Many of us have long agreed in the connection between the condition of our gut and the health of our entire being. Theories of the direct, symbiotic harmony between a flourishing gut microbiota and its ability to affect all other facets of our health used to be reserved solely for alternative medicine practitioners and “kooky” doctors. In an age of treating symptoms over root causes, it should come as no surprise that most of Western medicine ignored the glaring facts; after all, where’s the money in creating healthy people from the start?
At long last, renowned scientists from many leading universities around the world are decisively asserting the link between gut health and a multitude of other seemingly unrelated ailments—from mental health and behavioral problems to degenerative disease. They’re finally promoting the importance of a thriving and diverse microbiome to support all body functions. It’s reassuring to see current mainstream medical fields catching on to a more holistic approach to health care because modern science and current studies of gut health could literally change the face of medicine as we know it (and hopefully for the better).
One of the surest and easiest ways to address our gut health is through diet: what we feed our flora in turn feeds us. This usually needs to be addressed through two channels. The first is battling unhealthy bacteria through elimination (or at the very least, reduction) of inflammatory foods such as sugars and sugar-producing foods, which feed “bad” microflora. The second is encouraging beneficial bacteria to thrive by introducing cultured, live foods in our diet. Oftentimes, dietary changes alone are enough to make a substantial difference in our well-being, though in most cases (especially concerning those on a decades-long diet of refined, processed, junk food) most would benefit from addressing all facets of lifestyle as well as adding supportive supplements to their routine.
When most people think of probiotic sources, only yogurt comes to mind. And yogurt can be a good start for those just introducing cultures into their diets, as long as you make conscious and educated decisions when purchasing. Remember, many yogurts are loaded with sugar, which essentially negates the positive impact of the cultures. But the most important, and frequently unknown, fact is that many brands of yogurt only contain minimal (if any at all) bacterial cultures. (This is one of many reasons why reading and understanding food labels is so important, especially as big companies rely on consumer ignorance to increasingly try to cash in on the gut health “trend.”) Further, there are hosts of beneficial bacteria in this world—some of which are found in yogurt, but many of which aren’t.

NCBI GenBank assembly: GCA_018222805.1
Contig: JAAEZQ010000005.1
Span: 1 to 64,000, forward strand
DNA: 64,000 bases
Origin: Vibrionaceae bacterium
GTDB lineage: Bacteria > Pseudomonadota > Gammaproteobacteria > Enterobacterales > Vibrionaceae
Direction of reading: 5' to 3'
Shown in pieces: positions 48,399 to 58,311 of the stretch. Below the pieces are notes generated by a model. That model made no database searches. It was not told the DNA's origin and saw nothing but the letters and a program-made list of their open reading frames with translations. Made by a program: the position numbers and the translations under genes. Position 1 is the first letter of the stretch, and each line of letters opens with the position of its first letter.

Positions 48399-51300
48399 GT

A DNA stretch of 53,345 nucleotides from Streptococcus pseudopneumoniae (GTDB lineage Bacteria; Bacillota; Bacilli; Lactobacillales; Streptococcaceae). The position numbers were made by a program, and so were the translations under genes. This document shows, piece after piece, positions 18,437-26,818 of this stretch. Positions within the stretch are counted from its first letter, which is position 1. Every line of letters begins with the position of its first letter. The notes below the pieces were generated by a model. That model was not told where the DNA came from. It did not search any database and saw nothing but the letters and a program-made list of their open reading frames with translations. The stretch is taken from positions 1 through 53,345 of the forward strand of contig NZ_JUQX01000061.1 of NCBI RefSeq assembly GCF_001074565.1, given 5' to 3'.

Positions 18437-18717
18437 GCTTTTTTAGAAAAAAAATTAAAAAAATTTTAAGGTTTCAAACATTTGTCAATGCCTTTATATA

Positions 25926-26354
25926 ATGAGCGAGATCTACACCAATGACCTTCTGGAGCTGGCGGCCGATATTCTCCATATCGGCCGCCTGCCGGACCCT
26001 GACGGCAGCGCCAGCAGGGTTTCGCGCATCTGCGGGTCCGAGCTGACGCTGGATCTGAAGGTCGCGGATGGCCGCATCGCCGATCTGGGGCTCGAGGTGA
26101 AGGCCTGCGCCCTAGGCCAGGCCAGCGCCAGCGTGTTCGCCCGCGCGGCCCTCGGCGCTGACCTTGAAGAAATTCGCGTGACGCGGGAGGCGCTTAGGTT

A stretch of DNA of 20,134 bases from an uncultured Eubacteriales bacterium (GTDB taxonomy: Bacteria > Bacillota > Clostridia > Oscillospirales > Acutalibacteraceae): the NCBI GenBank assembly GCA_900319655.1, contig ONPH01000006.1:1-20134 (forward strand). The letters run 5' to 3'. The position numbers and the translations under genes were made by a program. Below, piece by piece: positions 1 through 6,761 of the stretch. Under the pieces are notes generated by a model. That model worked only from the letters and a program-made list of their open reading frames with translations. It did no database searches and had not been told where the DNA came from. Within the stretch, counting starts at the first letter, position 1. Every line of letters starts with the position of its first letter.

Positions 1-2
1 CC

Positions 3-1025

I’m always looking for ways to incorporate probiotic cultures into my daily routine; the more diverse our beneficial microflora is, the better our overall health will be. Even some of the same bacterial strains, coming from two various sources, will positively affect our bodies in more ways than through one source alone. For this reason, I urge folks to look beyond just yogurt, and include multitudes of different bacteria from an array of unique sources when possible. The best sources are from fermented foods because they’re rich in lactic acid. Lactic acid feeds gut flora, whereas probiotics in pill form only remain in the gut for a few weeks and have to be replenished frequently.